# Fundamental Theorems - Fundamental Theorem Of Algebra, Fundamental Theorem Of Calculus - Fundamental theorem of arithmetic

###
branch subject prime

A fundamental **theorem** is a statement or proposition so named because it has consequences for the subject matter that are difficult to overestimate. Put another way, a fundamental theorem lies at the very heart of the subject. Mathematicians have designated one theorem in each main branch as fundamental to that branch.

The fundamental theorem of **arithmetic** states that every number can be written as the product of **prime numbers** in essentially one way. For example, there are no prime factors of 30 other than 2, 3, and 5. You cannot **factor** 30 so that it contains 2s and a 7 or some other combination.

## Additional Topics

The fundamental theorem of calculus asserts that differentiation and integration are inverse operations, a fact that is not at all obvious, and was not immediately apparent to the inventors of calculus either. The derivative of a function is a measure of the rate of change of the function. On the other hand, the integral of a function from a to b is a measure of the area under the graph of that fu…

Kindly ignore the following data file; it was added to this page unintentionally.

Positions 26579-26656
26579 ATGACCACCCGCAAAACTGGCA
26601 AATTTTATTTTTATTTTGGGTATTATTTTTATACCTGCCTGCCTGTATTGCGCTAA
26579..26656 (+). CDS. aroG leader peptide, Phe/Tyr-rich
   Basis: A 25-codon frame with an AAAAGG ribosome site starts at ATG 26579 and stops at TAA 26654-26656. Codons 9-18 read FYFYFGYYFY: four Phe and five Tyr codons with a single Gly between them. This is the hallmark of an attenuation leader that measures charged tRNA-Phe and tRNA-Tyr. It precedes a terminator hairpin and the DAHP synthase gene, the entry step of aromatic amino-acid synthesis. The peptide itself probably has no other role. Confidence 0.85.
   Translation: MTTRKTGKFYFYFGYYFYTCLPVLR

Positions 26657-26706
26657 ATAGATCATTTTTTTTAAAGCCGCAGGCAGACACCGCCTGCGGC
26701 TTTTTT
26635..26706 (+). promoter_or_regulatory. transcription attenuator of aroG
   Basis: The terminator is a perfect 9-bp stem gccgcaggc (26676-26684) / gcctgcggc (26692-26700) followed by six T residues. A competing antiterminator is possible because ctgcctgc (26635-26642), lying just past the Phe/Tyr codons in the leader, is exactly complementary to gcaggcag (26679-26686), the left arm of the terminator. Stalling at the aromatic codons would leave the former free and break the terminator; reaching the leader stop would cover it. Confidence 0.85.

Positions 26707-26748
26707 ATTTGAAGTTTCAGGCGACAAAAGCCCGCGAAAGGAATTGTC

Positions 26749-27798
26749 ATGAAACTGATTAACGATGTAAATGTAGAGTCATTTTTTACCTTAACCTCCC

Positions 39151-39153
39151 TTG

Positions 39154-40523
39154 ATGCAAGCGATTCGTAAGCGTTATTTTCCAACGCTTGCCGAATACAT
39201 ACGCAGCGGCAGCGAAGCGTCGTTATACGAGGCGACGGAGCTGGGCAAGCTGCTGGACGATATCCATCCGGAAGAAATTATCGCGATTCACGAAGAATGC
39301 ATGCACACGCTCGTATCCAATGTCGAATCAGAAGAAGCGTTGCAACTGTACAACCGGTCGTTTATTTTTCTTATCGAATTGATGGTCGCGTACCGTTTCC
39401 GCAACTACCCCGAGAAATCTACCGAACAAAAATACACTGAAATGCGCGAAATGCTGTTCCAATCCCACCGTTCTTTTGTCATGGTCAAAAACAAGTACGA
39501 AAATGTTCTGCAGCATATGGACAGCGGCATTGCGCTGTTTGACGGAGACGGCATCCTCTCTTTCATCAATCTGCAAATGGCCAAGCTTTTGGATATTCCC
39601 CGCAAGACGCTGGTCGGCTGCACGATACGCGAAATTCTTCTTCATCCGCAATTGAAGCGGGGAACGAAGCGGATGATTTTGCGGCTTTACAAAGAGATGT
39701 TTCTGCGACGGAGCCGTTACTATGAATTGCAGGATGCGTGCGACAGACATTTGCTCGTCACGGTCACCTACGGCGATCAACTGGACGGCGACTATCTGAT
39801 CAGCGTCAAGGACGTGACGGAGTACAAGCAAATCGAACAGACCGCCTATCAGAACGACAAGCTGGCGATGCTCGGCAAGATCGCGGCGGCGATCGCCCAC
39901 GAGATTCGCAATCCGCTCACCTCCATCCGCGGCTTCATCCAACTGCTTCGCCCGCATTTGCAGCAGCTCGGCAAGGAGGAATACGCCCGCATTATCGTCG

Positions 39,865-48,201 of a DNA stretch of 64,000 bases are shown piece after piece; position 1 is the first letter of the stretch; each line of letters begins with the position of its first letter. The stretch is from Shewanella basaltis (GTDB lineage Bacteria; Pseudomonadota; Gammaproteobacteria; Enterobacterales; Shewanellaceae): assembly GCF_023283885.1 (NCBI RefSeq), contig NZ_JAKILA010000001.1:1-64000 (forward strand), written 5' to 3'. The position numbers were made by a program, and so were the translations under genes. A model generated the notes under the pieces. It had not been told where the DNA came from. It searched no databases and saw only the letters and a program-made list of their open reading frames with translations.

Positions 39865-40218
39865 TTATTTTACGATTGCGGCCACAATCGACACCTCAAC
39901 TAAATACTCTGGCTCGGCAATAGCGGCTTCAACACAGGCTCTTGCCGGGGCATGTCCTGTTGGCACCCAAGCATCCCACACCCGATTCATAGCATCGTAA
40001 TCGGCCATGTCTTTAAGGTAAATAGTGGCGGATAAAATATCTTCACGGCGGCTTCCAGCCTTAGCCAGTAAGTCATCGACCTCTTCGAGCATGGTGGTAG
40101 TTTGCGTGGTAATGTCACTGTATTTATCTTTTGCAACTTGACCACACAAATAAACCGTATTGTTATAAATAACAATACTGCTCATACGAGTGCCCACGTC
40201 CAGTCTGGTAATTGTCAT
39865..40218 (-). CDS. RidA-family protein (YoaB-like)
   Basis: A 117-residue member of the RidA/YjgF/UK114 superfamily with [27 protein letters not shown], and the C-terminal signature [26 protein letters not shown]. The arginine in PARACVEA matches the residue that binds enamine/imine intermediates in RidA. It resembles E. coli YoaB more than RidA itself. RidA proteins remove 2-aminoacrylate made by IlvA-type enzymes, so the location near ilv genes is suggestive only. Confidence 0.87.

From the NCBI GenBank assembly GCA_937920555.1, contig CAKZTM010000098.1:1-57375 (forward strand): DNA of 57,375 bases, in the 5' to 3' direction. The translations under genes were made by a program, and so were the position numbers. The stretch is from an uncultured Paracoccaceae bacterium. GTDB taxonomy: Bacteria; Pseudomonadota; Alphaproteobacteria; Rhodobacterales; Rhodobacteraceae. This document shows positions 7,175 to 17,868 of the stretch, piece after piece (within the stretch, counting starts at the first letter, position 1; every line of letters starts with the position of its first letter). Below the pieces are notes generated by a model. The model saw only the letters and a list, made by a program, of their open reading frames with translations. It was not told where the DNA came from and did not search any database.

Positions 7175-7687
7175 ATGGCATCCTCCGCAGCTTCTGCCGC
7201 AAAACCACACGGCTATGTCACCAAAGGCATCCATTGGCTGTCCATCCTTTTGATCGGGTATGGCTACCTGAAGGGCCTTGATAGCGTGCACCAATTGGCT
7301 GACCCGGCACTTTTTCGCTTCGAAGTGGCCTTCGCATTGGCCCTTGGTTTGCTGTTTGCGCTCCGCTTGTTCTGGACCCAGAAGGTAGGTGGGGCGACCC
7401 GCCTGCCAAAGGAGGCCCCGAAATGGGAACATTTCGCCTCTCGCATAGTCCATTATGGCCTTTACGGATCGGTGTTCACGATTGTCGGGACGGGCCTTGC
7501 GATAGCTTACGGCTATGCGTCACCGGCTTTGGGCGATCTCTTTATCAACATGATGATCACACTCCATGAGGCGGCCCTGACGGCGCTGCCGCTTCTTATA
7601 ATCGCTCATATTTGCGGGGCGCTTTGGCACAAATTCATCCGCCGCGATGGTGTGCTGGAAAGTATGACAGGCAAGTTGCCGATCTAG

## Citing this material

Please include a link to this page if you have found this material useful for research or writing a related article. Content on this website is from high-quality, licensed material originally published in print form. You can always be sure you're reading unbiased, factual, and accurate information.

Highlight the text below, right-click, and select “copy”. Paste the link into your website, email, or any other HTML document.

## User Comments